We Did It!

Honey is here!20150810_142221

After giving the triangle board a few days to work its magic, we stole the full honey box right off the top of the hive. We got all suited up, lit two smokers, set the honey box in a wagon, wrapped it in a sheet, and booked it on out of there.

We needn’t have worried. The bees didn’t even seem to notice that we were making off with a month’s hard work, and the honey box was completely deserted. The triangle board could not have worked better!

Actually, it could have worked a little better. The bees who left late must have been tipped off that something was up, because some of the honey had disappeared. After a certain point, every bee must have taken a bellyful of honey when she went through the triangle board. It’s not a huge loss, though, and it’s likely just been moved to the next honey box.20150810_141555

We brought the honey box back to Kim’s house and set to work spinning. I’d heard of “spinning honey,” but I’d never known what to picture and certainly didn’t think to take the term so literally.

When the bees declare a cell full of honey, they cap it off with a layer of wax. It’s almost as if they know what we’re up to and are trying to make it harder on us. To clear a path for the honey to slide out, we have to remove every single cap. For the first frame we used a tool that looked like a pointy afro pick to poke them out. For the next frame we tried out an electrically heated knife that came with the rental equipment. It was a lot more effective. It was like running a hot knife through butter. Except the butter was wax.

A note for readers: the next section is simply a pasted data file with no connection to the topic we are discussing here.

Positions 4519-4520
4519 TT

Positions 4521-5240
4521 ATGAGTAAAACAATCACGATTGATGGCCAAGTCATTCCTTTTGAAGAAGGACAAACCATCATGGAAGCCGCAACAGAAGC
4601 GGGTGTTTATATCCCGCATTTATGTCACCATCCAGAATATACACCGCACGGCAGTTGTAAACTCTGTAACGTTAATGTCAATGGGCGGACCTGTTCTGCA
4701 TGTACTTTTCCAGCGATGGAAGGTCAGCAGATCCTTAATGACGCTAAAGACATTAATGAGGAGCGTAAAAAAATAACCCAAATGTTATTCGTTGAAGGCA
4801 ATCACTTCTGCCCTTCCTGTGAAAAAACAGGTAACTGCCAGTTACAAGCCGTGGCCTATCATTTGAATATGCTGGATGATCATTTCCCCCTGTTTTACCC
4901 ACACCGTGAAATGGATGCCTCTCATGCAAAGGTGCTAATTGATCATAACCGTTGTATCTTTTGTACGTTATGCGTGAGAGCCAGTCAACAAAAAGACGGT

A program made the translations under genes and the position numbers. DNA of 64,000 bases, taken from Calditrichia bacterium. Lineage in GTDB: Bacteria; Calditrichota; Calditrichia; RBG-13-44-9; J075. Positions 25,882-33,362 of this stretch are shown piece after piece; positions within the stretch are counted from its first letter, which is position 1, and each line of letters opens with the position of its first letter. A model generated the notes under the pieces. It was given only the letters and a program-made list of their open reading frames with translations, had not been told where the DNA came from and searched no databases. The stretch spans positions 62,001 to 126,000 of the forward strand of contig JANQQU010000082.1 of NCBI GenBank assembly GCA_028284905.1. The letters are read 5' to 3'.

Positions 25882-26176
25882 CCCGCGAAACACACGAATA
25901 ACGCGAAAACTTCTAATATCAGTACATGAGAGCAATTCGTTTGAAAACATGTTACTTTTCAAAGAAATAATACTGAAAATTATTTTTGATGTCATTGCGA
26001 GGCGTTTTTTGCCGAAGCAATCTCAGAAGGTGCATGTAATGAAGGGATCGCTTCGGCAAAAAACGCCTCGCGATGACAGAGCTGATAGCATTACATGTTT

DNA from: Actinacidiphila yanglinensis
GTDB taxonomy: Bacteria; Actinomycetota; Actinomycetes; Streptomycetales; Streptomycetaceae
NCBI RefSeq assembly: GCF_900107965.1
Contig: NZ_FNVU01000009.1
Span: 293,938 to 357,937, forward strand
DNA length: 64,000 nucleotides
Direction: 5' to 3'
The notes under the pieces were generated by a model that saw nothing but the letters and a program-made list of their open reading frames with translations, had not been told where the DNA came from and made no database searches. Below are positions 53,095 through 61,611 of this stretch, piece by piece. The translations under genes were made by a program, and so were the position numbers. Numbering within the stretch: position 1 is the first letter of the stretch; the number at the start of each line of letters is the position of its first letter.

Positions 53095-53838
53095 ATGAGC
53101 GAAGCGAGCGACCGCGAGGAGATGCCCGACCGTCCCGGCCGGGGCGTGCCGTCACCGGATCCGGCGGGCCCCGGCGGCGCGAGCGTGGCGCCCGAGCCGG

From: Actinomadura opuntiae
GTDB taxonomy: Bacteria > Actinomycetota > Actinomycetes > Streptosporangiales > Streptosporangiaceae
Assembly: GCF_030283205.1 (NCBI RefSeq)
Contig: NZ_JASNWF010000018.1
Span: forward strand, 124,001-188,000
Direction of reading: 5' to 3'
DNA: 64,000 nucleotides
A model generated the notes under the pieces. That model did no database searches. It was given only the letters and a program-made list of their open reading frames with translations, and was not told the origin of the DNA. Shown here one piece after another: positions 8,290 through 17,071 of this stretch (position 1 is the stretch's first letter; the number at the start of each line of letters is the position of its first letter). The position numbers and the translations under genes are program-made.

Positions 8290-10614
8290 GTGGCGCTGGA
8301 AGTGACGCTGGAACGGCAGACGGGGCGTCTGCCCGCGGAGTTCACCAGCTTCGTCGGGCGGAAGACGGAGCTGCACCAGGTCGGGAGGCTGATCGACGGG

Once the first three frames were uncapped, we initiated the next phase. This contraption is the extractor itself. A tall cylinder with a hand crank on top, it’s a lot like an ice cream maker. Inside are three wire racks, each of which holds a frame. It’s like an ice cream maker with a rotisserie chicken cooker inside.

With the frames loaded up, it was time to spin. And spin is exactly what we did.

Turning the hand crank whirls the racks around and the honey, uncapped, gets flung out of the comb by centrifugal force. It hits the walls of the cylinder and slides down to collect in a reservoir in the bottom. I gave it 200 cranks in one direction, flipped the frames, and gave it 200 in the other direction. I threw in another 50 for good measure at the end. Honey

Here I am getting into the spirit of things.

Between the hot knife and the spinning, we got a nice two-man procession line going. Before long we had all nine frames extracted and were ready to move on to filtration. At this stage, the honey contains a lot of wax and more than a few stray bee parts. You gotta strain. Disastrously, our rental equipment was missing its filter! My huge brewing straining funnel stepped up to the plate, though, and performed admirably. You’d never even know it wasn’t part of the setup.11872238_10206296204155550_5329416799319933996_o